These data thus confirm, as Maltman put it, that “jurisdictions that facilitate more supply often see much lower housing costs and rents,” and that these reforms can generate high levels of new supply in spite of economic headwinds like the ones currently facing the U.S. housing construction industry.

Last week, Maltman’s conclusions gained further support. As detailed in a new Bloomberg analysis, Minneapolis’ housing reforms “helped unleash a boom in construction of apartments and condos in the region that proved to be a powerful antidote against inflation, given that the cost of shelter accounts for more than a third of the overall US consumer-price index.” In May of this year, in fact, the Twin Cities was the first major metro area to have an annual inflation rate below the Federal Reserve’s 2 percent (it hit 1.8 percent), mainly because the annual increase in Minneapolis’ shelter prices were half the rate of the nation overall. The latest Consumer Price Index data show similar things in July, with annual shelter inflation in the Minneapolis area at 4 percent, versus 7.7 percent for the all major urban areas (which the Bureau of Labor Statistics says accounted for more than 90 percent of the monthly CPI increase). Thus, while annual inflation in the United States was still more than 3 percent, it was just 1 percent in Minneapolis:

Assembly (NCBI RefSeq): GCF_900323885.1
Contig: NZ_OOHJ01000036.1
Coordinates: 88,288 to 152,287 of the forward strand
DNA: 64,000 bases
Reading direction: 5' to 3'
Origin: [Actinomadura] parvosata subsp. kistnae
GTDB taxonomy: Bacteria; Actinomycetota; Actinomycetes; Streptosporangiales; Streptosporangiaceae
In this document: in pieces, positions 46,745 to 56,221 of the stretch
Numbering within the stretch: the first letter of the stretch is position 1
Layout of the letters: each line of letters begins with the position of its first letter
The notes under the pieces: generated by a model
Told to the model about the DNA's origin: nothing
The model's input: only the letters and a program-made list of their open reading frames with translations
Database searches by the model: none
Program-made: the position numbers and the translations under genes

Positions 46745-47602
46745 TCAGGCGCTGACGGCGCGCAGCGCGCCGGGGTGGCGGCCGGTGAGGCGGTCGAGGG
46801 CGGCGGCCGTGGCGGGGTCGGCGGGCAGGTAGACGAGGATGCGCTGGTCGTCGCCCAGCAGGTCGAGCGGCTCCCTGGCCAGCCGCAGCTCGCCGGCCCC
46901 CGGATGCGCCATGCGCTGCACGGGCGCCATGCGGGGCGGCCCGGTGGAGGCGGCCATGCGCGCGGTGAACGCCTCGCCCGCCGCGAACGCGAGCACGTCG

As Bloomberg details, zoning deregulation was key to the area’s housing cost moderation: Rent growth in both Minneapolis and other places that have deregulated zoning is far below rent growth in the rest of the country.

Minneapolis residents today also spend less of their incomes on rent than do residents of comparable metros around the country:

The article goes on to quote local officials, experts, and housing advocates all singing the same tune, which is right in line with the economics research: Controlling housing costs is critical to a city’s growth; the way to control costs is to boost housing supply; and critical to boosting housing supply is land use deregulation. Minneapolis Mayor Jacob Frey put it best: “I can’t tell you how many people were like, ‘Oh, look at all this supply, look at all these just brand new buildings,’ and kind of scoffing at it like this was going to lead to gentrification or rents skyrocketing. The exact opposite has happened.” Huzzah.

Amazingly enough, the results in the Twin Cities probably would’ve been even better if St. Paul, which is in the same statistical area as Minneapolis but subject to different local housing policy, would have followed Minneapolis’ lead instead of foolishly experimenting with rent control last year. As Bourne explains, rent controls that don’t bite (e.g., because they set prices above market rates or don’t apply broadly) might do minimal economic damage, but—